These examples highlight how racism was never really about “natural” differences. It was a manufactured ideology of oppression. Racism is really about power.

Biologically linked racism started to go out of fashion with the fall of the Third Reich. But this didn’t mean that racism disappeared. It just changed form.

Take the example of the USA. Since the Declaration of Independence, the USA has concealed real inequality under a constitution and political system premised on formal equality.

In the past, the contradiction between real and formal inequality was justified by the alleged inferiority of non-white races. But the struggles and achievements of those non-whites increasingly made such claims untenable.

Today, no one credible argues that inequality and poverty stem from innate racial differences. Rather, we are told that “cultural problems” are to blame. The new rationalisation is not biologically based, yet it is the politically acceptable code for the same old racism.

Anti-Muslim racism, which exploded following 9/11 and the “war on terror”, fits into this mould. Small-l liberals have played a special role in promoting it. The polite arguments that Islam is more repressive than other religions, that Muslims lack respect for women or democracy, or are particularly violent, are all coded signals which, like a dog whistle, prick the ears of rabid, frothing-at-the-mouth racists.

This is what happened at the Cronulla riot in 2005, where men of Arab appearance were bashed by a white mob trying to defend “their” beach and “their” women. It was referred to by participants as “Leb and wog bashing day”.

Racism always relies on stereotypes and visual or cultural markers. So, the racists portray Muslims as big-nosed, fat, fanatical, bearded misogynists who want to slaughter animals and non-believers alike, impose sharia law, prohibit tasty food and beverages, destroy liberty and reason and generally fuck things up for the “enlightened” West.

Why do they want to do this? Well, who knows, but one thing is for sure – they aren’t as civilised as us.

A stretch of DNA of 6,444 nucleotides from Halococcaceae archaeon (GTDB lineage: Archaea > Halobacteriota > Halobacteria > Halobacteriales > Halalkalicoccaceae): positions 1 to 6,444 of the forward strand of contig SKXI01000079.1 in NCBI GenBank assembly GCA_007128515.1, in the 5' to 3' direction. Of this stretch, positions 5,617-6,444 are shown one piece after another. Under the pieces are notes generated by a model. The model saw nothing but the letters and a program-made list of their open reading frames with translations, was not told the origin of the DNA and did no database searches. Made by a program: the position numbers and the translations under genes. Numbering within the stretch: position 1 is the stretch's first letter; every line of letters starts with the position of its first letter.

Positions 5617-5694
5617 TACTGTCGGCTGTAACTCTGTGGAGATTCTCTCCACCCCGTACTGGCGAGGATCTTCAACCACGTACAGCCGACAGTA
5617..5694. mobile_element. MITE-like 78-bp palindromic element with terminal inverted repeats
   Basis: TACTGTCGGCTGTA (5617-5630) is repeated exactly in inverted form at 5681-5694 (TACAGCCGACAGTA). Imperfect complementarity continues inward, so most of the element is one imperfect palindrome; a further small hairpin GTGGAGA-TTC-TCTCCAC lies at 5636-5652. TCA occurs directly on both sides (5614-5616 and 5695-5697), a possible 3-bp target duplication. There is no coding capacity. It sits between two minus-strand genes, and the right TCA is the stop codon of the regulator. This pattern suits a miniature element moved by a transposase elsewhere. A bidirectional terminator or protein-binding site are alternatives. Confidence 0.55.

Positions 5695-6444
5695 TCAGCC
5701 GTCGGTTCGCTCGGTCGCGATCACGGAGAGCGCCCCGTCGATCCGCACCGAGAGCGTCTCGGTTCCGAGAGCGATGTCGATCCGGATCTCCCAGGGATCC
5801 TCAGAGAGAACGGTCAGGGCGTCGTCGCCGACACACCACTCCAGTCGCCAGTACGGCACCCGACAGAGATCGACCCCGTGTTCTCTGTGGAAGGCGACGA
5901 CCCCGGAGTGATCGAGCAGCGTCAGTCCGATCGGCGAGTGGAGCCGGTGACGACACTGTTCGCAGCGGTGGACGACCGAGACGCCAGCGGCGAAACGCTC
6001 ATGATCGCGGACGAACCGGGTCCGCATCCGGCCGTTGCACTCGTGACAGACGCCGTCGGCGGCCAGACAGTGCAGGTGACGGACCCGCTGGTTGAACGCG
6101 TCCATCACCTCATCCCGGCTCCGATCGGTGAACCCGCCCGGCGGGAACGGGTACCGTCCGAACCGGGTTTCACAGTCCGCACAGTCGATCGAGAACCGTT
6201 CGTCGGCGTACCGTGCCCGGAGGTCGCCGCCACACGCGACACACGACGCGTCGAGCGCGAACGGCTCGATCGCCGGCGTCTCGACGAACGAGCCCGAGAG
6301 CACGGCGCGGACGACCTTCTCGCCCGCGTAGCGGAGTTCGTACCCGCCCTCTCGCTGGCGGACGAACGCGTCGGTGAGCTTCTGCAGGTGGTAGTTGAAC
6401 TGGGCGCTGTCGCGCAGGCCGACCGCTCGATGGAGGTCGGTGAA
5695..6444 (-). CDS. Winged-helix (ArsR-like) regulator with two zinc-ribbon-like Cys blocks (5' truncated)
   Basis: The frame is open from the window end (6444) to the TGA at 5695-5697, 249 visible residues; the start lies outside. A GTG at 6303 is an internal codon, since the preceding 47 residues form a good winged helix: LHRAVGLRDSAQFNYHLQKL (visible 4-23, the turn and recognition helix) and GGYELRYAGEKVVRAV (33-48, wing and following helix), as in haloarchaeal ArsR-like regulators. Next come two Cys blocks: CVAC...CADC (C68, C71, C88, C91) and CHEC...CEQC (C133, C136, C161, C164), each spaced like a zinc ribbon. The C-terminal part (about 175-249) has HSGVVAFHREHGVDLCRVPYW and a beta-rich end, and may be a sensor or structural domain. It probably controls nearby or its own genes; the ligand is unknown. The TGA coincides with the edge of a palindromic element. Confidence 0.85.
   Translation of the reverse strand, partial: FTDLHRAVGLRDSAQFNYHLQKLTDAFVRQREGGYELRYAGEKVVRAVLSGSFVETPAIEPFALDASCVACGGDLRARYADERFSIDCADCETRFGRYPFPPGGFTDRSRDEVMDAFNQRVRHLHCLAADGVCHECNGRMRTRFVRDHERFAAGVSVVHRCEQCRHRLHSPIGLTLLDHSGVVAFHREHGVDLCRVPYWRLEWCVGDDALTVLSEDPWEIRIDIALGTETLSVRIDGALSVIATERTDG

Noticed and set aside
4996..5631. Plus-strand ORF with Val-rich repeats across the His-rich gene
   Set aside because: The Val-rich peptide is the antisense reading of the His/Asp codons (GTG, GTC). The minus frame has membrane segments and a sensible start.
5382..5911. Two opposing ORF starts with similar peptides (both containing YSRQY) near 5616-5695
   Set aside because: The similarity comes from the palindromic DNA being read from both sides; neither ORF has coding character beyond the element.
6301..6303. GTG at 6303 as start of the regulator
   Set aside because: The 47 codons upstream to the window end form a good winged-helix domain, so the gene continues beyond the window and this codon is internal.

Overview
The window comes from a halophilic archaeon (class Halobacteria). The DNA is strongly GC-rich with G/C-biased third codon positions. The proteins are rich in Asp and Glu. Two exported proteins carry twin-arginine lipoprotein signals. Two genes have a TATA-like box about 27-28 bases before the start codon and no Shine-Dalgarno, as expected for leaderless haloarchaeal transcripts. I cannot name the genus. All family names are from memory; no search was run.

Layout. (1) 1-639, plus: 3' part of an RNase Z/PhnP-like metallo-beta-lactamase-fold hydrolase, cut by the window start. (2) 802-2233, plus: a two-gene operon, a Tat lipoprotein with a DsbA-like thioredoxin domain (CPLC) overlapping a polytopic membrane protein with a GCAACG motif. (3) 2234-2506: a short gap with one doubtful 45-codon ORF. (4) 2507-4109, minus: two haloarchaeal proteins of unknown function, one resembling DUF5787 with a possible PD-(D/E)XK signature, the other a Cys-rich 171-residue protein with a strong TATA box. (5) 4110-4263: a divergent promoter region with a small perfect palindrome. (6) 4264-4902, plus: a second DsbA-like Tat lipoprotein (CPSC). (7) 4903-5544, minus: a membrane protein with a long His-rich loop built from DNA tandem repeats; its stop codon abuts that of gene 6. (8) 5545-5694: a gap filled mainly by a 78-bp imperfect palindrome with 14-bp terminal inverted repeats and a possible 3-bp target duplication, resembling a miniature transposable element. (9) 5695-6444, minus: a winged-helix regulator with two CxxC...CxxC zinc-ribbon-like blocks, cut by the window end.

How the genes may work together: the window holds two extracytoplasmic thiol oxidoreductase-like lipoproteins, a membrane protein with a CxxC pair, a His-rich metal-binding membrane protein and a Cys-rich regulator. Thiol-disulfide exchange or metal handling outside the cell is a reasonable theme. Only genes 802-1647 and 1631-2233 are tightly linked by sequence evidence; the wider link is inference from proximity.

All of these tropes are based on racial stereotypes of Arab people, which are as old as they are repulsive. Edward Said’s magnificent book Orientalism traces this tradition of representation through Western art and literature. It turns out that “good Muslim” vs. “bad Muslim” is just an updated version of the colonial era “good savage” vs. “bad savage” trope.

Christopher Hitchens took war-mongering atheism to new depths when he endorsed cluster bombs and said that the death toll in the Iraq war wasn’t high enough. But the tradition of atheism and Enlightenment values being used as the spear tip for colonial-style racism goes at least as far back as the Napoleonic campaign in Egypt.

Racism has changed with the times, but it is still a system of oppression that commits violence towards whole swaths of humanity, who are depicted through a few crude stereotypes.

So sure, Islam is a religion. But the statement “Islam is a religion, not a race” remains the most transparent of covers for real racism.


Poll: 57% Of GOPers Support Making Christianity The National Religion
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AP Photo / Frank Franklin II

The poll by the Democratic-leaning firm found that 57 percent of Republicans “support establishing Christianity as the national religion” while 30 percent are opposed. Another 13 percent said they were not sure.

It almost goes without saying that the Establishment Clause of the Constitution prohibits establishing of a national religion.

The poll was conducted among 316 Republicans from Feb. 20-22. The margin of error was plus or minus 5.5 percentage points.

About The Author

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Daniel Strauss is a reporter for Talking Points Memo. He was previously a breaking news reporter for The Hill newspaper and has written for Politico, Roll Call, The American Prospect, and Gaper’s Block. He has also interned at Democracy: A Journal of Ideas and The New Yorker. Daniel grew up in Chicago and graduated from the University of Michigan with a B.A. in History. At Michigan he helped edit Consider, a weekly opinion magazine. He can be reached at daniel@talkingpointsmemo.com.